Manchester’s railways past, present and future
This morning’s broadcast of Making Manchester: The engineering of the first modern city is now available on Mixcloud here. It’s called Manchester on track and it looks at Manchester’s railways past, present and future.
Katie Belshaw, Curator of Engineering at the Museum of Science and Industry in Manchester, tells us us about the first intercity railway – the Liverpool and Manchester Railway, engineered by the great George Stephenson and opened in 1830 – and how the railways transformed society. The oldest surviving intercity railway station can still be seen on MSI’s site, along with a Power Hall full of wonderful old machinery including railway engines and carriages from different centuries.
Next we visit Manchester Victoria Station to talk to Noel Connolly of Network Rail. Manchester Victoria had been voted worst Category B station in the country, but recently had a thoroughgoing – not to say moderately spectacular – redevelopment. Noel tells us about the redevelopment, and puts it in the context of a broader package of improvements to railways in and around Manchester.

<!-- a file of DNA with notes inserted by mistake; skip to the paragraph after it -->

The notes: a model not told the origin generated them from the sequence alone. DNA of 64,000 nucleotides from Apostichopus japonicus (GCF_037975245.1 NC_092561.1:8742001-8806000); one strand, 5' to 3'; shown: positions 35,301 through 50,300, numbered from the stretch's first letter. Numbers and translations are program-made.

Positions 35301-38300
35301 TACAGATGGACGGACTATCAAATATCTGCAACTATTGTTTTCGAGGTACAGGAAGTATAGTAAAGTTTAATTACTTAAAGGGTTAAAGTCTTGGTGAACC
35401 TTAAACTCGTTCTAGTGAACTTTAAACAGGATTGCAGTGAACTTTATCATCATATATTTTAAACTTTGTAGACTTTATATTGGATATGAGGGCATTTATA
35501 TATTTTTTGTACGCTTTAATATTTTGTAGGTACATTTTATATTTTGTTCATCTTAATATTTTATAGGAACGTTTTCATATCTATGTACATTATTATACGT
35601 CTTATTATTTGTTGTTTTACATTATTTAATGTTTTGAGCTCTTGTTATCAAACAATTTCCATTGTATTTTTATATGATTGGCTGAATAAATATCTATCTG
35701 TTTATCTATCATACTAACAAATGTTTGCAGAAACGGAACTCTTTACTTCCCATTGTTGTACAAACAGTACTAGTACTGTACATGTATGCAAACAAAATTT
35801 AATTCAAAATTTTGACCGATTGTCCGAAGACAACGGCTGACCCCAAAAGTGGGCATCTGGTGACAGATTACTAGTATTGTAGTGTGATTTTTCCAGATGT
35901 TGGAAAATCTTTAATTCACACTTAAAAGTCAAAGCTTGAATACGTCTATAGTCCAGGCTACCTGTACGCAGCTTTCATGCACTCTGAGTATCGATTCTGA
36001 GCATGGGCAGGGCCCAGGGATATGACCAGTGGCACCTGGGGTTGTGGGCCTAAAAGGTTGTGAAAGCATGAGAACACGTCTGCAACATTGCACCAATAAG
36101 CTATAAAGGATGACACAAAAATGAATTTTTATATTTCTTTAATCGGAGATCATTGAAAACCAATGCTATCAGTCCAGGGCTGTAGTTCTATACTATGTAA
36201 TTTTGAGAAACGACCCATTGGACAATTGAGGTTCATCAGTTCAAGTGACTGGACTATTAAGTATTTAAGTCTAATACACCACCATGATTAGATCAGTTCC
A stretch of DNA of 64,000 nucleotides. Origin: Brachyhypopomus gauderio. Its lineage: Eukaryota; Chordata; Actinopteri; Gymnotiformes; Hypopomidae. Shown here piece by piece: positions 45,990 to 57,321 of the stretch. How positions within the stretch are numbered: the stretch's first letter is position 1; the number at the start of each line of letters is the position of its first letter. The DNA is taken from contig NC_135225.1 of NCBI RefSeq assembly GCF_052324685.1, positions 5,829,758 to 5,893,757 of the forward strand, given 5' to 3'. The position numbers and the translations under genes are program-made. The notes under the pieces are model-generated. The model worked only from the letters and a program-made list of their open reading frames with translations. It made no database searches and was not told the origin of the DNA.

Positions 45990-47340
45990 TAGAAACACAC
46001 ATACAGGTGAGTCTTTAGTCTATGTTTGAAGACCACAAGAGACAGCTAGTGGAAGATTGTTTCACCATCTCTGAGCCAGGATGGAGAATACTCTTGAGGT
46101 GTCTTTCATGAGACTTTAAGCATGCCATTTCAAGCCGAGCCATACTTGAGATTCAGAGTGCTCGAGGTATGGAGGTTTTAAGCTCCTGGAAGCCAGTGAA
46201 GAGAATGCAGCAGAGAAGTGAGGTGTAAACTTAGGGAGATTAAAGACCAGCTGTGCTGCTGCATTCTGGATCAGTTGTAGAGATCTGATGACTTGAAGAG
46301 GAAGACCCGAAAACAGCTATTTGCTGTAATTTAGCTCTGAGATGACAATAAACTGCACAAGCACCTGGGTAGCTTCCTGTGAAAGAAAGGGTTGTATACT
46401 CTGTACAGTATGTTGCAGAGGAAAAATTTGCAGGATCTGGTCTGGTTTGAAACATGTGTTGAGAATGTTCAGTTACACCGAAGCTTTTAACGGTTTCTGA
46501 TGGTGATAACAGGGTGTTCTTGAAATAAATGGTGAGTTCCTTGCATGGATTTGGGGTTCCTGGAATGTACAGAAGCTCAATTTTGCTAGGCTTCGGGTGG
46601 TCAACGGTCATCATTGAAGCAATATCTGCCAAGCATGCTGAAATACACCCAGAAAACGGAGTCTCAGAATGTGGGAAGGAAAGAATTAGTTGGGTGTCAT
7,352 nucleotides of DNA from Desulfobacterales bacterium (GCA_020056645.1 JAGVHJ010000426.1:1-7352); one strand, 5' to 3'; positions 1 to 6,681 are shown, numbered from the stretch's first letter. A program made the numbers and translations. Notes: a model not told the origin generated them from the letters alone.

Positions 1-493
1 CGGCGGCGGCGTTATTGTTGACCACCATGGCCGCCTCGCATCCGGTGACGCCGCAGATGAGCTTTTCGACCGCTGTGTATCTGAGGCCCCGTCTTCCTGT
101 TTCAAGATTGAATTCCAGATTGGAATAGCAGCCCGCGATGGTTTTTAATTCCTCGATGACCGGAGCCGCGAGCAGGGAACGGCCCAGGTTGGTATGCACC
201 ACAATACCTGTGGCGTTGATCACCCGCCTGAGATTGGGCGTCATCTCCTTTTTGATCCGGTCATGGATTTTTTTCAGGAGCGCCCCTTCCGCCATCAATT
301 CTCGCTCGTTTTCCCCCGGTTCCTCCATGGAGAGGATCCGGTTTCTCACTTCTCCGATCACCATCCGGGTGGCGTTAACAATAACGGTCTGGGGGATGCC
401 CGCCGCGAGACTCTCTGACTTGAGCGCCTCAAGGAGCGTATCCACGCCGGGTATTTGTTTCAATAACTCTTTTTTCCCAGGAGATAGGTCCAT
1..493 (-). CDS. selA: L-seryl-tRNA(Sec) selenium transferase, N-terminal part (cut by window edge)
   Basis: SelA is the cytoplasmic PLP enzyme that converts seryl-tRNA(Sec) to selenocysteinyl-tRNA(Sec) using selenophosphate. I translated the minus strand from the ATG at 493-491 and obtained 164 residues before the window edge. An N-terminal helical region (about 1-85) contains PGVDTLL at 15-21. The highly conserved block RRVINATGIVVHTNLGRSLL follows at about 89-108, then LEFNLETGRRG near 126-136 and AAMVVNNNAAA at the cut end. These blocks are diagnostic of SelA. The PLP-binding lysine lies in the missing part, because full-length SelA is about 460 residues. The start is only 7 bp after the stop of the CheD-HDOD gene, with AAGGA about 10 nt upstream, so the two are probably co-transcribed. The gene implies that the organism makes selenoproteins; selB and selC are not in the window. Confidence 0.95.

Finally we meet Charlotte Bowen of HS2 Ltd to ask: What will High Speed Rail do for Manchester? Charlotte explains the rationale behind HS2, and the benefits to passengers and the economy, and looks at the possibilities for how the new 400-metre-long trains that travel at 225 mph will come into Manchester.
In a future programme we’ll take a close look at Manchester’s other rail network – the Metrolink light rail system – which now serves Greater Manchester.